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DOCSIS 3.0


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#1 olo131

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Posted 24 November 2009 - 04:01 PM

I'm opening this topic after starting a conversation with System Tech Sr. If you have any questions about DOCSIS ask it here. If you want to share info please join in.

(DOCSIS) Data Over Cable Service Interface Specification

DOCSIS 1.1
DOCSIS 2.0
DOCSIS 3.0

My company is about to embark into the world of DOCSIS 3.0 and 16 QAM return. So I will be learning as well teaching as we go along. The return is about to get rough.

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"The only dumb question is the one not asked"

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#2 Forbins

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Posted 24 November 2009 - 08:28 PM

We just had our meters upgraded to 3.0. We split all the busy nodes throughout the year and swapped our phone and data carriers around to get ready for 3.0. So now our internet is barely affected by ingress, but since we put the phone carriers in the low end, we're now getting static on the phone calls due to low end ingress. Which kind of sucks in a way, because since we launched phone like 10 years ago, we've never had any static problems aside from customer's internal wiring issues that only affected them. We started trailing that Arcom CPD hunter about a month ago, hopefully that helps.

#3 System Tech Senior

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Posted 25 November 2009 - 02:02 PM

I'm opening this topic after starting a conversation with Sr. System Tech If you have any questions about DOCSIS ask it here. If you want to share info please join in.

(DOCSIS) Data Over Cable Service Interface Specification

DOCSIS 1.1
DOCSIS 2.0
DOCSIS 3.0

My company is about to embark into the world of DOCSIS 3.0 and 16 QAM return. So I will be learning as well teaching as we go along. The return is about to get rough.

olo131

"The only dumb question is the one not asked"


Don't you mean 64 QAM upstream? That's what we're going to.

#4 System Tech Senior

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Posted 25 November 2009 - 02:07 PM

We just had our meters upgraded to 3.0. We split all the busy nodes throughout the year and swapped our phone and data carriers around to get ready for 3.0. So now our internet is barely affected by ingress, but since we put the phone carriers in the low end, we're now getting static on the phone calls due to low end ingress. Which kind of sucks in a way, because since we launched phone like 10 years ago, we've never had any static problems aside from customer's internal wiring issues that only affected them. We started trailing that Arcom CPD hunter about a month ago, hopefully that helps.



That's my problem with doing DOCSIS 3.0. I cannot understand why a company would put either the phones or modems down around 21 mhz... There is waaaay too much house garbage for a DOCSIS device to push through at that level. Return on set top boxes are around 11 mhz and they work fine, but they can plow through heavy trash. My company is putting both devices in the same 64 qam upstream haystack... They will put non 3.0 complient modems @ 21 mhz. you always have the customer who has their own modem, or has one of ours, but they don't want to switch it out. No matter how much you explain better service, they insist on keeping the one they have. So we reserved the 21-25 mhz range for non 3.0 complient docsis devices. Seems a lot of companies throw either the modem or phone modem down around 21 mhz and wonder why they have upstream snr issues with that service..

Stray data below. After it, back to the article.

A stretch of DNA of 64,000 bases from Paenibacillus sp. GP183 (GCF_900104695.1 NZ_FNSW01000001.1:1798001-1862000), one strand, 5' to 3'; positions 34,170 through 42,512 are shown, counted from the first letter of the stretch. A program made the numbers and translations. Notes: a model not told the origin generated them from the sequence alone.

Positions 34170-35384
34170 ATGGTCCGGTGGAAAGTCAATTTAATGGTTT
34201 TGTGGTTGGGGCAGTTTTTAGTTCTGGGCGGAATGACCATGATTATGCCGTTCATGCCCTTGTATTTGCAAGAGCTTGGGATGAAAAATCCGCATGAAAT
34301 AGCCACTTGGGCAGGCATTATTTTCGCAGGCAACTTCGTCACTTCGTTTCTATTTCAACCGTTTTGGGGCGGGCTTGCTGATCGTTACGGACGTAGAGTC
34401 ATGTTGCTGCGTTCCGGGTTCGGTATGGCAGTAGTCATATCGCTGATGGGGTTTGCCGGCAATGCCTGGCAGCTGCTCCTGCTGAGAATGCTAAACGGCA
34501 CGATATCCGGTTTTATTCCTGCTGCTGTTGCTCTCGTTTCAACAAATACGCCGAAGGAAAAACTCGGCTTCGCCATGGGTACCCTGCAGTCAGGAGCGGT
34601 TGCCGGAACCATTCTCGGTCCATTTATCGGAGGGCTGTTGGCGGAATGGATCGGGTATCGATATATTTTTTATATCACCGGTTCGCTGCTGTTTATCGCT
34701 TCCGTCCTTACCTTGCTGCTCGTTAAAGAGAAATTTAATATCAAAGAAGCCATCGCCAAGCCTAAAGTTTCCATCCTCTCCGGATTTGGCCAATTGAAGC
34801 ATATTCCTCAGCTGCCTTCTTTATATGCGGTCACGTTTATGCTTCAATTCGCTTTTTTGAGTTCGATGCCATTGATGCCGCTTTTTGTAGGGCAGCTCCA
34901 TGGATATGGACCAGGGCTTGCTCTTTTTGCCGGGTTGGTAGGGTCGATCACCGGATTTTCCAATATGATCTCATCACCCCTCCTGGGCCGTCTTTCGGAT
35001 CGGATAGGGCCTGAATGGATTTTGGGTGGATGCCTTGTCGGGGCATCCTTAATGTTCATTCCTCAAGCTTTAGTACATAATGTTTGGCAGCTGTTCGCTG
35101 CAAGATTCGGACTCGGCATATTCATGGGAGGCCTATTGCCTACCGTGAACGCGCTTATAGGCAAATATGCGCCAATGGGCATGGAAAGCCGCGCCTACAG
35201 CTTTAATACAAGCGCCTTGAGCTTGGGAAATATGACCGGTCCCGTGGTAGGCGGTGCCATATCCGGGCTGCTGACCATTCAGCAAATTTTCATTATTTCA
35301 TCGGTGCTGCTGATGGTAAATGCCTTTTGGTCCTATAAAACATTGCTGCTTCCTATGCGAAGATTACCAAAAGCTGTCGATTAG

#5 System Tech Senior

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Posted 25 November 2009 - 02:15 PM

We just had our meters upgraded to 3.0. We split all the busy nodes throughout the year and swapped our phone and data carriers around to get ready for 3.0. So now our internet is barely affected by ingress, but since we put the phone carriers in the low end, we're now getting static on the phone calls due to low end ingress. Which kind of sucks in a way, because since we launched phone like 10 years ago, we've never had any static problems aside from customer's internal wiring issues that only affected them. We started trailing that Arcom CPD hunter about a month ago, hopefully that helps.


Here is a picture from our headend. You can see the wide 64 qam haystack (blue) and the slim 16 qam upstream in yellow. The phones and modems will be in the blue haystack, while the non docsis 3.0 complinet devices reside in the yellow. The numbers are a little hard to read, but the yellow haystack is about 19-22 mhz.. Blue is about 27-33 mhz, with the modems spiking about 31mhz.

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#6 olo131

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Posted 25 November 2009 - 02:17 PM

My system is now DOCSIS 1.1 and 2.0 at 16 QAM

Scorce:
<a href="http://www.cable360....ech/24882.html" target="_blank">http://www.cable360..../24882.html</a>

DOCSIS 1.0 and 1.1 gave us downstream 64- or 256-QAM (quadrature amplitude modulation) in a 6 MHz bandwidth channel, and upstream quadrature phase shift keying (QPSK) and 16-QAM transmitted in a channel bandwidth up to 3.2 MHz. With DOCSIS 2.0, the ante was raised by adding support for 8-QAM, 32-QAM and 64-QAM capability, plus a wider channel that has been increased from 3.2 MHz to 6.4 MHz. DOCSIS 3.0 includes all of this in addition to the prospect of bonding multiple upstream channels.